Florida's Healthy Start (Program), Pregnancy -- Complications, Pregnant women, Social capital (Sociology)
Poor pregnancy outcomes such as prematurity, low birth weight and infant mortality are societal indicators of a nation’s health status. These indicators have remained at exceptionally high rates in the United States despite the levels of resources and technology. In the quest to understand that discrepancy, among the ranges of theories and models for explaining poor pregnancy outcomes an emerging concept is coming to attention: social capital. In order to test whether maternal social capital has an impact on pregnancy outcome, women in a Healthy Start program were surveyed over a 13-month period to assess their social capital levels and then their pregnancy outcomes. What emerged was that maternal social capital can predict up to 47% of the variance in pregnancy outcome. That is a powerful research result considering that previously there has been no literature tracing a link between maternal social capital and pregnancy outcome. In this study, maternal risk factors adversely affect up to 30% of the variance in pregnancy outcomes. Previous research has focused on maternal risk factors as the primary reason for high rates of preterm delivery, low birth weight, and infant mortality in the United States. However, this research found that in the sample of women at risk for adverse pregnancy outcomes, maternal risk factors had a very strong influence on maternal social capital (R-square=65%) while their effects on pregnancy outcomes were about half of their effects on social capital. This result suggests that social capital mediates the effects of maternal risk factors on pregnancy outcomes. It appears that one of the reasons that the high rates of adverse pregnancy outcomes in the United States have remained a mystery is that maternal social capital has not been taken into account.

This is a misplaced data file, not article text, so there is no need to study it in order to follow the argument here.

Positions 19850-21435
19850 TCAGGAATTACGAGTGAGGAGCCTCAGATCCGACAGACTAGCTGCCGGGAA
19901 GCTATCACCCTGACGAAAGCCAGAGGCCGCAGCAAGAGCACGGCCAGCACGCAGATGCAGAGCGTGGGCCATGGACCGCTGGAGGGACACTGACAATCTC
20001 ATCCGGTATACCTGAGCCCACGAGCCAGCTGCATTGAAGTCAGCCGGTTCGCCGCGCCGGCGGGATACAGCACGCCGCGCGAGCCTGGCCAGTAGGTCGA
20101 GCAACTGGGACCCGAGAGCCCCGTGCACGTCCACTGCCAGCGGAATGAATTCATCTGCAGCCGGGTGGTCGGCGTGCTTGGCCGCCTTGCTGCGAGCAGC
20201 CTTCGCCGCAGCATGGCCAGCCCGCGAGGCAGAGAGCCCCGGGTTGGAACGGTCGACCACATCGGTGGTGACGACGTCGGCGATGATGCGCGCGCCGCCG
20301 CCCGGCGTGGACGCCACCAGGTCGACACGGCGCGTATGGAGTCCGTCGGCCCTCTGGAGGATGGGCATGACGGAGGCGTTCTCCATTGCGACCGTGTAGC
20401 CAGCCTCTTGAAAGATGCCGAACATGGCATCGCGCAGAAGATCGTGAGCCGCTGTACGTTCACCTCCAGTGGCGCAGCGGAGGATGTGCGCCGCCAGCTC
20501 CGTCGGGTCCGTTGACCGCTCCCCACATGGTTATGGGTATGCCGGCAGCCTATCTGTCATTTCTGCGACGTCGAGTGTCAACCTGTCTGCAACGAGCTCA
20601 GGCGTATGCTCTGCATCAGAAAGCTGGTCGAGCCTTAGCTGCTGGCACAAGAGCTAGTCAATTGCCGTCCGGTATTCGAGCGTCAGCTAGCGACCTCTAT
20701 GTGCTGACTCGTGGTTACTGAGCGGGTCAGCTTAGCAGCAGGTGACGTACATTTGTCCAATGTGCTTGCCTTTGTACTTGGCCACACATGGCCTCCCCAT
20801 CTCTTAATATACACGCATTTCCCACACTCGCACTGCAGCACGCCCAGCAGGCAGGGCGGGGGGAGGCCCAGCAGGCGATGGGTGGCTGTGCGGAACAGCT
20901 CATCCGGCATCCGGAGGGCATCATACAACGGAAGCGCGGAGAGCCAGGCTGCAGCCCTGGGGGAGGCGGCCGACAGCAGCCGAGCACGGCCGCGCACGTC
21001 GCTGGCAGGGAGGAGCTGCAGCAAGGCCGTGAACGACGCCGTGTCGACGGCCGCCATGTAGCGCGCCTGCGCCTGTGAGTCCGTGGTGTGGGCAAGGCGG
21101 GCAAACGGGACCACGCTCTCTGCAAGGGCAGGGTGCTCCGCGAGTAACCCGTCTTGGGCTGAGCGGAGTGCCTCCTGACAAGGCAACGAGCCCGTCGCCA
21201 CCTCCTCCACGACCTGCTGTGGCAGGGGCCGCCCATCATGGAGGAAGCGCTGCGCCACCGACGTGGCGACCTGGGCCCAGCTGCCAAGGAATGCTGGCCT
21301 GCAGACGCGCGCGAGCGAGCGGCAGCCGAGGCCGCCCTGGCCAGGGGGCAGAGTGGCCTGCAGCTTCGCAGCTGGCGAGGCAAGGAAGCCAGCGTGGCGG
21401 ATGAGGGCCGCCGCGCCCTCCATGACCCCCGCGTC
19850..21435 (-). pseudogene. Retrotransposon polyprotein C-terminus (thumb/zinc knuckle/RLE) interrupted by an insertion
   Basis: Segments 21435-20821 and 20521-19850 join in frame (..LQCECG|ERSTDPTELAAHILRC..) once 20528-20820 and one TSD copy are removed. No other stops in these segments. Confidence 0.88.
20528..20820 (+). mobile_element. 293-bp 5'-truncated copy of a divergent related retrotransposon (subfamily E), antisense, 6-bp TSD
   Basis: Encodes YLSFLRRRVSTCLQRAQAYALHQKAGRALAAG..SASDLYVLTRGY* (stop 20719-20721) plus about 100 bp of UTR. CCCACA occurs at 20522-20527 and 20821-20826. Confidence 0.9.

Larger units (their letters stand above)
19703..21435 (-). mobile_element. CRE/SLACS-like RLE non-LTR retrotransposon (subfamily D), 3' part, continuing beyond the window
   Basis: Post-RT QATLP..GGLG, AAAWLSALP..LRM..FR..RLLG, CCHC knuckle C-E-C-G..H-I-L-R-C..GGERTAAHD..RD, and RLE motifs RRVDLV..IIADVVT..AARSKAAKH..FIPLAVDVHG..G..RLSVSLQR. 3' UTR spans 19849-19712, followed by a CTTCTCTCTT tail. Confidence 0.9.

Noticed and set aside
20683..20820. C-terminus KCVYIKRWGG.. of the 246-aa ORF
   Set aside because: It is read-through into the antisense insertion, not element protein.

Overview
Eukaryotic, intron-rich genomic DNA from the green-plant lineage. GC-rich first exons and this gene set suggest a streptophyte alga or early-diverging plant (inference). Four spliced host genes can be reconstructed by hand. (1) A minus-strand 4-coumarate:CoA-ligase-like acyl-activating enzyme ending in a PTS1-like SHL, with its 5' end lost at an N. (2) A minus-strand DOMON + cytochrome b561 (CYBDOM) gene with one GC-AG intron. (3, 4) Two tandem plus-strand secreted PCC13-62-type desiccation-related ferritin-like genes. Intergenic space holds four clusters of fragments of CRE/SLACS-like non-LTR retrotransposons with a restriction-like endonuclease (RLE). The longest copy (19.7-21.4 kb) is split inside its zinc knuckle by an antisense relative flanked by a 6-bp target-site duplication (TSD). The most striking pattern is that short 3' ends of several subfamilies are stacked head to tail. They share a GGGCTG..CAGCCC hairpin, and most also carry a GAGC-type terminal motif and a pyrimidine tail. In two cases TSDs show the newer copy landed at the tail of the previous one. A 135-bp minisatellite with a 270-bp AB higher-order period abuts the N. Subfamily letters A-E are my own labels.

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Wan, Thomas T. H.
Doctor of Philosophy (Ph.D.)
College of Health and Public Affairs
Length of Campus-only Access
Doctoral Dissertation (Open Access)
Dissertations, Academic -- Health and Public Affairs, Health and Public Affairs -- Dissertations, Academic
James-Mesloh, Jennifer, "Social Capital Influences In Women At Risk For Poor Pregnancy Outcomes" (2010). Electronic Theses and Dissertations, 2004-2019. 1530.